In any exam where you know you will either pass or fail, it can cause some anxiety. However, when you are pulled over by North Carolina law enforcement and instructed to perform some roadside tests, your driver’s license and more could be at stake. AAA provides this information about standardized field sobriety tests.
Field sobriety tests are standardized, which means that officers have to be trained in how to administer and interpret them. Before the officer administers the various stages of the test, he or she should ask you if you have any issues that may affect the outcomes. This is because many health problems could cause false positives.
Passing the walk-and-turn and one-leg stand tests relies heavily on your ability to balance. If you sway or put out your arms to keep from staggering or falling, it may appear that you are intoxicated. Vertigo, inner ear conditions, medications or injuries may compromise your ability to comply. However, the officer also wants to see you wait until you have all the instructions before you begin, and that you complete them as directed. For example, if you take the wrong number of steps in a straight line or lose track of your count while standing on one foot, it may look suspicious.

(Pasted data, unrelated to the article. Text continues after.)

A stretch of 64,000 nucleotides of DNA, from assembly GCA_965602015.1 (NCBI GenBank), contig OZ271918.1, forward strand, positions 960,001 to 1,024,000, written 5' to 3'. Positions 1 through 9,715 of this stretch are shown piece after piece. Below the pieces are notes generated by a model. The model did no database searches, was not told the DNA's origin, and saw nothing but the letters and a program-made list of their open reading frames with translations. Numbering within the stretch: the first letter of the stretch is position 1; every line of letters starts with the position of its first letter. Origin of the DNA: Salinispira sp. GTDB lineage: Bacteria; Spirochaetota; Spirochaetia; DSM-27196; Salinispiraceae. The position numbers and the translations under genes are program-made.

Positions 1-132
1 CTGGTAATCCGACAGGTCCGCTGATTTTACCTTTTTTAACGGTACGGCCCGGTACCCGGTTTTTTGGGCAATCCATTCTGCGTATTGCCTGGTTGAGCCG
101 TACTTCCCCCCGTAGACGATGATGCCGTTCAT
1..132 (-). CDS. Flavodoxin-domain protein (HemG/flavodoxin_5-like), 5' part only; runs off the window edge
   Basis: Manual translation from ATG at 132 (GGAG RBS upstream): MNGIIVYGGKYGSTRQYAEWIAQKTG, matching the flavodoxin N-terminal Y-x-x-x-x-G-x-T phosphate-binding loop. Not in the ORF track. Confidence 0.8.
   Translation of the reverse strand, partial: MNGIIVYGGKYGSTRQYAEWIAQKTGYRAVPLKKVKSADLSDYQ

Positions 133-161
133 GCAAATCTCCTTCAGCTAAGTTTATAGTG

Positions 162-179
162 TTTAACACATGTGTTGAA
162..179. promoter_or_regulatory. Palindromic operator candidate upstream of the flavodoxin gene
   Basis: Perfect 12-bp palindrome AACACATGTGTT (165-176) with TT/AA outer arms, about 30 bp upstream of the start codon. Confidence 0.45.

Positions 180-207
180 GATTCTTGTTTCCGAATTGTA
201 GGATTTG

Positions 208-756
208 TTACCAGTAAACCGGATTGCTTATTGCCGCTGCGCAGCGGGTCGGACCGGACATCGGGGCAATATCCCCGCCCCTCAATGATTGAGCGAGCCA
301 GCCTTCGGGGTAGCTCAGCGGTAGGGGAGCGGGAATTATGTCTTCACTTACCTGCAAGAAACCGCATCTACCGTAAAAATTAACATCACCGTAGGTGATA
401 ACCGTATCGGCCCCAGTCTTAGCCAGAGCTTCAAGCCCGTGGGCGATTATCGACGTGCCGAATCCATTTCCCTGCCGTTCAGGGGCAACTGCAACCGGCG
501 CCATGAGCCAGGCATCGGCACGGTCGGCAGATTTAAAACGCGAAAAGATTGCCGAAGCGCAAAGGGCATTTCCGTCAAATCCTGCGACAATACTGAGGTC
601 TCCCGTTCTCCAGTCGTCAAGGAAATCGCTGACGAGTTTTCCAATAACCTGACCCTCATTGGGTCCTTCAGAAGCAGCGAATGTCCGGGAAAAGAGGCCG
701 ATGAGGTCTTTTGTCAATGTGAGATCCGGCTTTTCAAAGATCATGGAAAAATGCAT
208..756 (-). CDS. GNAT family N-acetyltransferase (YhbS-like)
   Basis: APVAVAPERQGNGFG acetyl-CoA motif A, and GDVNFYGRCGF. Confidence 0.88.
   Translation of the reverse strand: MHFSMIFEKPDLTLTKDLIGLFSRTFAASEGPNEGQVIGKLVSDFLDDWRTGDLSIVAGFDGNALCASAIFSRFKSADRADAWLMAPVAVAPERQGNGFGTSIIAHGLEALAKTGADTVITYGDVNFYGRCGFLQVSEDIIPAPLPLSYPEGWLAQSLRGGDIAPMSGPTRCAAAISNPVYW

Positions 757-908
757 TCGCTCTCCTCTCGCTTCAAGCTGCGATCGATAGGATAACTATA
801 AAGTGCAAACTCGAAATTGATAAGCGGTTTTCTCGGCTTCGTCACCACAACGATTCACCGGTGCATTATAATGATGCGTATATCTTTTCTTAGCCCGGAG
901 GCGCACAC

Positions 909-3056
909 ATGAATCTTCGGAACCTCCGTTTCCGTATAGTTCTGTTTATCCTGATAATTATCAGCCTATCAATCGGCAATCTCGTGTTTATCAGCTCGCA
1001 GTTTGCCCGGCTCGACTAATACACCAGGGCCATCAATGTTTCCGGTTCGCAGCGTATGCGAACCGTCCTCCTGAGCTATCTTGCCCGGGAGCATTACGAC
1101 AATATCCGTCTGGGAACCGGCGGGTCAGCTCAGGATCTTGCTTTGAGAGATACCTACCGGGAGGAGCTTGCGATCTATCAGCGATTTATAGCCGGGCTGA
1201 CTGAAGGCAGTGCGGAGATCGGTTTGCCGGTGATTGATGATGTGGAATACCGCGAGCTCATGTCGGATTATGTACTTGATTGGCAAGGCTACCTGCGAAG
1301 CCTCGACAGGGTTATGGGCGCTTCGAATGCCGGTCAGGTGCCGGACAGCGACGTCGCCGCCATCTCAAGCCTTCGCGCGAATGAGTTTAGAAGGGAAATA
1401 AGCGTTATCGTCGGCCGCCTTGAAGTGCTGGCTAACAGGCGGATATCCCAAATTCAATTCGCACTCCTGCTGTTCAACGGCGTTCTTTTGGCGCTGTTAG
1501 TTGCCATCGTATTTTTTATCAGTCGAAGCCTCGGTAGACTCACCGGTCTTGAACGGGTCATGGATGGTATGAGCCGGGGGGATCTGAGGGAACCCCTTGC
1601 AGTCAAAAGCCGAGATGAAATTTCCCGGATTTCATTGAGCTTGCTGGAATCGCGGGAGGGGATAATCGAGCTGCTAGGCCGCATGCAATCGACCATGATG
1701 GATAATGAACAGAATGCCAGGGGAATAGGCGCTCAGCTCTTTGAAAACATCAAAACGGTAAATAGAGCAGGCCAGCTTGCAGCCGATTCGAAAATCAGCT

If you have horizontal gaze nystagmus, there is no way you can pass this portion of the test. The jerking of your eyeballs as you track a moving object from side to side is involuntary, and alcohol is one cause. Eye diseases, central nervous system disorders, and depression and seizure medications can also cause HGN, though. While this information is provided to help you understand the SFST better, it is not legal advice.